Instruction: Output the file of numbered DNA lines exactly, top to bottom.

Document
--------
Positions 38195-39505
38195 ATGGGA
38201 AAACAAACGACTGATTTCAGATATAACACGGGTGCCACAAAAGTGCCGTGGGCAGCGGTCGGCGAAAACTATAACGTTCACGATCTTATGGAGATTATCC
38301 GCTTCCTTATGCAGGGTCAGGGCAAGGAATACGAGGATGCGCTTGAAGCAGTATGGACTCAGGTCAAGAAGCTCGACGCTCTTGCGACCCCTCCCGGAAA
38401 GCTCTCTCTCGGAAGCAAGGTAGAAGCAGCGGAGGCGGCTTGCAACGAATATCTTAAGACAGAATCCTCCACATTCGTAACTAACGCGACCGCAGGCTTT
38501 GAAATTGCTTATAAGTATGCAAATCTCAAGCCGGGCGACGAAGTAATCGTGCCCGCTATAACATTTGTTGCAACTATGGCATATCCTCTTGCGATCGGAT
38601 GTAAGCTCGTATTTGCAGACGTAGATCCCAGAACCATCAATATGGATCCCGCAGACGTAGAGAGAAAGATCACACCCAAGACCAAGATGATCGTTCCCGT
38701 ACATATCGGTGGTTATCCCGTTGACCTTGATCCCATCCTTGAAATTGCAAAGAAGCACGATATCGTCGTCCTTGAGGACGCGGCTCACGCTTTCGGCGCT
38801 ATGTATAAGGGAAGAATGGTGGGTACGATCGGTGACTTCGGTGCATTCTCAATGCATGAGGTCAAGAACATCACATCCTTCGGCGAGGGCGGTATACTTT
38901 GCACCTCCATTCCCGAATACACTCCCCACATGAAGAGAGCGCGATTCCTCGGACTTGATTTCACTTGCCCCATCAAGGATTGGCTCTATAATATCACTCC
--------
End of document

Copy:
Positions 38195-39505
38195 ATGGGA
38201 AAACAAACGACTGATTTCAGATATAACACGGGTGCCACAAAAGTGCCGTGGGCAGCGGTCGGCGAAAACTATAACGTTCACGATCTTATGGAGATTATCC
38301 GCTTCCTTATGCAGGGTCAGGGCAAGGAATACGAGGATGCGCTTGAAGCAGTATGGACTCAGGTCAAGAAGCTCGACGCTCTTGCGACCCCTCCCGGAAA
38401 GCTCTCTCTCGGAAGCAAGGTAGAAGCAGCGGAGGCGGCTTGCAACGAATATCTTAAGACAGAATCCTCCACATTCGTAACTAACGCGACCGCAGGCTTT
38501 GAAATTGCTTATAAGTATGCAAATCTCAAGCCGGGCGACGAAGTAATCGTGCCCGCTATAACATTTGTTGCAACTATGGCATATCCTCTTGCGATCGGAT
38601 GTAAGCTCGTATTTGCAGACGTAGATCCCAGAACCATCAATATGGATCCCGCAGACGTAGAGAGAAAGATCACACCCAAGACCAAGATGATCGTTCCCGT
38701 ACATATCGGTGGTTATCCCGTTGACCTTGATCCCATCCTTGAAATTGCAAAGAAGCACGATATCGTCGTCCTTGAGGACGCGGCTCACGCTTTCGGCGCT
38801 ATGTATAAGGGAAGAATGGTGGGTACGATCGGTGACTTCGGTGCATTCTCAATGCATGAGGTCAAGAACATCACATCCTTCGGCGAGGGCGGTATACTTT
38901 GCACCTCCATTCCCGAATACACTCCCCACATGAAGAGAGCGCGATTCCTCGGACTTGATTTCACTTGCCCCATCAAGGATTGGCTCTATAATATCACTCC